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The Carbon Cost of Lawns

October 2023 by Sara Noor

Photo by Jonas Weckschmied on Unsplash

Is the grass greener on the other side?

In an era dominated by concerns over climate change and environmental impact, our everyday choices hold greater significance than ever before. Continuing our ‘carbon cost’ series, we asked our audience what they wanted to know the carbon cost of next, and you answered: lawns!

Decisions about how we maintain our lawns are more significant than they might initially appear, because they extend beyond residential development to impact urban planning and corporate developments on a global scale. These decisions have various implications on climate resilience, water conservation, biodiversity, and community well-being, making them important not only for individual homeowners but also for entire communities, cities, and corporate entities worldwide.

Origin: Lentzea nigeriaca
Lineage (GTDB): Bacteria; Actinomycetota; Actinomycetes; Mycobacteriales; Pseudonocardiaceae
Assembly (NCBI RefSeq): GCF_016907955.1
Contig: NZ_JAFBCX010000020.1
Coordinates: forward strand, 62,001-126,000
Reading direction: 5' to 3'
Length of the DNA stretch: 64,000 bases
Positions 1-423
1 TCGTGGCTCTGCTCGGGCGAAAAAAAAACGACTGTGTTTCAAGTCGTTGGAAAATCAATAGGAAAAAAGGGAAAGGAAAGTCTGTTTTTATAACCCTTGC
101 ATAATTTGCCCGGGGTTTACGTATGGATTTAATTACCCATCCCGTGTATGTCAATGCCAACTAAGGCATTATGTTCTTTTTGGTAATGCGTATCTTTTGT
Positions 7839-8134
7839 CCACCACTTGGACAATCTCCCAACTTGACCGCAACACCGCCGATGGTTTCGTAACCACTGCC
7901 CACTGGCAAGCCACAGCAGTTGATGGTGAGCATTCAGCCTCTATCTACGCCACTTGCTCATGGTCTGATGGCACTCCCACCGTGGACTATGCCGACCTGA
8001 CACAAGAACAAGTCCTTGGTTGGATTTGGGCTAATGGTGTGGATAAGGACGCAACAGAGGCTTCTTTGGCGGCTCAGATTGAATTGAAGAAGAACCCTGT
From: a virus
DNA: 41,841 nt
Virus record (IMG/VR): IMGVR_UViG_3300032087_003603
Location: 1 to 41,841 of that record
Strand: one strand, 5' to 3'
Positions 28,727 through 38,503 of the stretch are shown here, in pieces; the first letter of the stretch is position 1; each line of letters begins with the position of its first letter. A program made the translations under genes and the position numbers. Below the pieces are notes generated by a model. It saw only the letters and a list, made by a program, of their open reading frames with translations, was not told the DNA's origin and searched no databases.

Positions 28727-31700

The Carbon Footprint of Production

The journey of artificial grass and natural grass lawns begins with their production processes, which lay the foundation for their respective carbon footprint.

Producing artificial grass involves the manufacturing and transportation of fossil fuel-derived compounds, contributing to a notable carbon footprint. Artificial grass is made of synthetic fibres including polyethylene; the production of which emits approximately one ounce of carbon dioxide for each ounce of polyethylene (PET) produced.

The production of natural grass lawns entails traditional methods such as land preparation, soil treatment, and seeding. While not entirely devoid of carbon emissions, these practices are significantly less energy-intensive compared to the production of artificial grass. Natural grass lawns produced in-situ from seed have a lower carbon footprint than those from natural grass turf, which carries the increased carbon cost of transportation from where it was grown as it is heavier.